‘Henry. You can tell a lot from someone’s footwear,’ his mother had been fond of saying.
He stared at his feet, lost in thought about his parents’ prenatal decision to enhance him, the embryonic Henry, for a life of fully fledged privilege. A high-performing human.
His shoes were scuffed, dirty and fraying where the plastic upper was coming loose from the sole. His whole body sagged with despair. Although, looking along the neatly lined-up feet of the bus queue, his were no worse than anyone else’s; public transport and poverty must be symbiotic, each dependent on the other.
In contrast, a pair of hand-made soft leather shoes stood a few feet away in the gutter. Nice trousers too, but why the hi-vis jacket and protective gloves? Aha, a streetcleaner. An extremely rich streetcleaner if he was willing to work in such expensive shoes. They lived in an effortocracy and no matter what Henry did or said would change that.
What a fucked up world.
Despondent, Henry continued to wait passively in the queue which he suspected was almost entirely made up of the morning’s appointments at the same assessment centre that he was being forced to attend. This poor struggling batch of humanity would be cajoled into behaving properly, to fulfil their potential. Made to acknowledge that they’d let themselves and everyone else down. Continue reading
Yesterday was the launch event for Eating Robots and Other Stories at The Libary Club in central London and what a great evening it was. There’s nothing quite like hearing an audience laugh and gasp at the exact moment you want them to, and they did.
I was really pleased that Christine Aicardi and Laura Prime, both contributors to the expert responses at the back of the book, were able to come along to speak and take questions from the audience. I think there’s something special about collaborating and they epitomised this perfectly.
For me the pinnacle of the evening was Gigi Lynch performing the story US (photo above). It’s not easy to hold an audience for thirty minutes with one story, but she managed it effortlessly.
US was emotional to write and Gigi was brilliant at bringing out the deep sense of loss, loneliness and optimistic hope that I believe is an integral part of the story. In fact she was so good that I was moved to tears (by my own story!) and even people who already knew it came up afterwards to say how captivated they’d been.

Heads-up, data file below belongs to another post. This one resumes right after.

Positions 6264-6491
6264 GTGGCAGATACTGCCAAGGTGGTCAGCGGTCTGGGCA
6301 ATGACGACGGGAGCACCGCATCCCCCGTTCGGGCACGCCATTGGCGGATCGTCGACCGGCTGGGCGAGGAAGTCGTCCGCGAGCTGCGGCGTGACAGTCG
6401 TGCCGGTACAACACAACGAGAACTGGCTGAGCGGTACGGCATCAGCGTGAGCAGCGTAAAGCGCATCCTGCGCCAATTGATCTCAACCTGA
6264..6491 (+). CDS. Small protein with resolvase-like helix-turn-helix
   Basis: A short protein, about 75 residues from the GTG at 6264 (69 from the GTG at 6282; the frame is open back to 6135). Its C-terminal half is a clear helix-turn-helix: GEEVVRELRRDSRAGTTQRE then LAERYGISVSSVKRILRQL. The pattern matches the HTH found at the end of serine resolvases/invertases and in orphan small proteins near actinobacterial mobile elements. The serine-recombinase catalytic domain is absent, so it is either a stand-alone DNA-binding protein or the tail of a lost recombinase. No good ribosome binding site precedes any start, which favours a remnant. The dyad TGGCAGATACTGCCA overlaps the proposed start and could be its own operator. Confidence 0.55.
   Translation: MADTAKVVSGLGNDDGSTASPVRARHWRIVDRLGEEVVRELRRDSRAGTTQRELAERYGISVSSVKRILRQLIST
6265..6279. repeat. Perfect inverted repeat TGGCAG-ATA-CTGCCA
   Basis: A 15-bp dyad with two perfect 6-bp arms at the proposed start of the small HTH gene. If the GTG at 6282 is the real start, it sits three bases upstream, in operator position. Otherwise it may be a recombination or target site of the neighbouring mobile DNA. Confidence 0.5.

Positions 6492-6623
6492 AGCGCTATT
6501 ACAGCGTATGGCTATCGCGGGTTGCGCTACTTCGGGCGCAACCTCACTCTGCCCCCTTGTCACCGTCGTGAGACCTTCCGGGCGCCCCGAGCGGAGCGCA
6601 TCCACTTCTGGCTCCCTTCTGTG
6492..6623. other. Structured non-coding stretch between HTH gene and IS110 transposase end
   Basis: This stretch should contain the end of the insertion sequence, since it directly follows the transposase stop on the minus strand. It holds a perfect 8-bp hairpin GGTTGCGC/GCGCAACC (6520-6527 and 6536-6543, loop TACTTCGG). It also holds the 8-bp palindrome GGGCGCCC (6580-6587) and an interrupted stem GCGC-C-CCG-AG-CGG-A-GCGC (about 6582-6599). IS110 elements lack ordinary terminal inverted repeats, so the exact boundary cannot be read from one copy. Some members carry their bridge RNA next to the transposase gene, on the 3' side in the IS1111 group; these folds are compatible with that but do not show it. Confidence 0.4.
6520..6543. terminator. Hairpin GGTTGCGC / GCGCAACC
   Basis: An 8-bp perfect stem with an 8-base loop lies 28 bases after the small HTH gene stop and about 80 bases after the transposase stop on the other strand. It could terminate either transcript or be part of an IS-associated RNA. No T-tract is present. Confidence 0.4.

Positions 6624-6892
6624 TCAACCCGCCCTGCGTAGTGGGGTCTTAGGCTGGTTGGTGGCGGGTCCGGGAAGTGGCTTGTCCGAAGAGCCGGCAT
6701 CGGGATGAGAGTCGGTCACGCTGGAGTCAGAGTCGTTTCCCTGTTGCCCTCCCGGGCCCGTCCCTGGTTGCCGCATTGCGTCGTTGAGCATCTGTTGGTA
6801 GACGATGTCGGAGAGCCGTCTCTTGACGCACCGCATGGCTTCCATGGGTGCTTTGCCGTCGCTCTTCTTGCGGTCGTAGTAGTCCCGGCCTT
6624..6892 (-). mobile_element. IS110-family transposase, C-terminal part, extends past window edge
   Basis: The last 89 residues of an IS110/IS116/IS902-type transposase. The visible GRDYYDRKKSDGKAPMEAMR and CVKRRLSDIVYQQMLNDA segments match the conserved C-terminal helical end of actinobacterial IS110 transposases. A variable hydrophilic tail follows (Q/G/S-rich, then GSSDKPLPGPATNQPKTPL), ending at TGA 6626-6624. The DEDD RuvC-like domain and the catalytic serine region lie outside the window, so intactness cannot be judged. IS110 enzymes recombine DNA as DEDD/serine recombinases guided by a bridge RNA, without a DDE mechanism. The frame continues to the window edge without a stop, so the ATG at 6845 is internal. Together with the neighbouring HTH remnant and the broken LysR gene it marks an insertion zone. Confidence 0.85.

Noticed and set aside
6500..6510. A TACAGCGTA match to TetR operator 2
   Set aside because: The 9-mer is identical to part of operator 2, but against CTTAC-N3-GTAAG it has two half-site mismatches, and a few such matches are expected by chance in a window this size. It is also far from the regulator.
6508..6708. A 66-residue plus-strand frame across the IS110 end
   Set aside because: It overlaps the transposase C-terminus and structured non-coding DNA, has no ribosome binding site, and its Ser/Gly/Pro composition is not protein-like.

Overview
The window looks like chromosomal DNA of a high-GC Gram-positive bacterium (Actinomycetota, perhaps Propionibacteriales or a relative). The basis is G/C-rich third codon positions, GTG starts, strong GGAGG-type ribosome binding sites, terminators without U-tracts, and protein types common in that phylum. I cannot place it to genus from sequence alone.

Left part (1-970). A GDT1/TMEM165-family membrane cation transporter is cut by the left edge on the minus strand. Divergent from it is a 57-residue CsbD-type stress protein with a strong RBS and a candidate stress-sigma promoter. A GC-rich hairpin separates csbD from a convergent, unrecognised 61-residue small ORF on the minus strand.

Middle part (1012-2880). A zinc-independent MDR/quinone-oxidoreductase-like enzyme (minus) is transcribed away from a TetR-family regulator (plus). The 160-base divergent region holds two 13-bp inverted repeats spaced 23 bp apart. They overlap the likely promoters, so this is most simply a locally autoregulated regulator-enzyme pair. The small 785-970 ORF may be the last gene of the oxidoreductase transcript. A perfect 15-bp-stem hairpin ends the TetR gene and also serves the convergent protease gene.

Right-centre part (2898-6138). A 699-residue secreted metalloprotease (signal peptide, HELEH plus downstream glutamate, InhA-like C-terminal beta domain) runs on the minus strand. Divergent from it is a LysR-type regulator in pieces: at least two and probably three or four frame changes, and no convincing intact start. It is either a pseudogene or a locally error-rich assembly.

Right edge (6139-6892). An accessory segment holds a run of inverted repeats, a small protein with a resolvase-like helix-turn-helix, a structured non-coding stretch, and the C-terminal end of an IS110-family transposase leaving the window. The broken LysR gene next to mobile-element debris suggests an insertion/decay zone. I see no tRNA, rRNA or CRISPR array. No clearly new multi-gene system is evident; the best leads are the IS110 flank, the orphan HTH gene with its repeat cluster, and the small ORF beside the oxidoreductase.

You can find out more about the collection at stephenoram.net/eatingrobots
On 22 June 2017, Eating Robots and Other Stories is featured as a part of the Fitzrovia Festival literary event – Collaboration Works
Yesterday, I met up with Danbee Kim, a researcher at the Sainsbury Wellcome Centre for Neural Circuits and Behaviour and Scientist-in-Residence at the Brighton Sea Life Centre.
This was the second time we’d met, this time with her labmates, and wow, what a wonderful, welcoming and extremely bright, in both senses of the word, bunch of people.
I was invited to a ‘teach-in’ for the lab about machine learning and I had one of those afternoons where you think you’re just about keeping up until someone asks a question and another layer of complexity is exposed. I loved it.
Danbee and I are collaborating on a story based around her research and the work of the centre. After four hours in her company I know more than I ever thought I would about the difficulties of defining intelligence, cuttlefish and what puts the deep into machine learning.
I’m really hoping this is the start of a long collaboration because these guys are great, there’s loads more I’d like to understand and I reckon between us there’s a lot of near-future fiction waiting to be written.
Now, if you want to know a bit more about these things too you’ll have to come along to the Fitzrovia Festival event – Collaboration Works – where I’ll be reading the story and Danbee will be responding. You can then join in the Q&A and chat over a glass of wine at the end.
photo credit: q.phia cuttle, tanjung kusu-kusu, lembeh, indonesia, 2017 via photopin (license)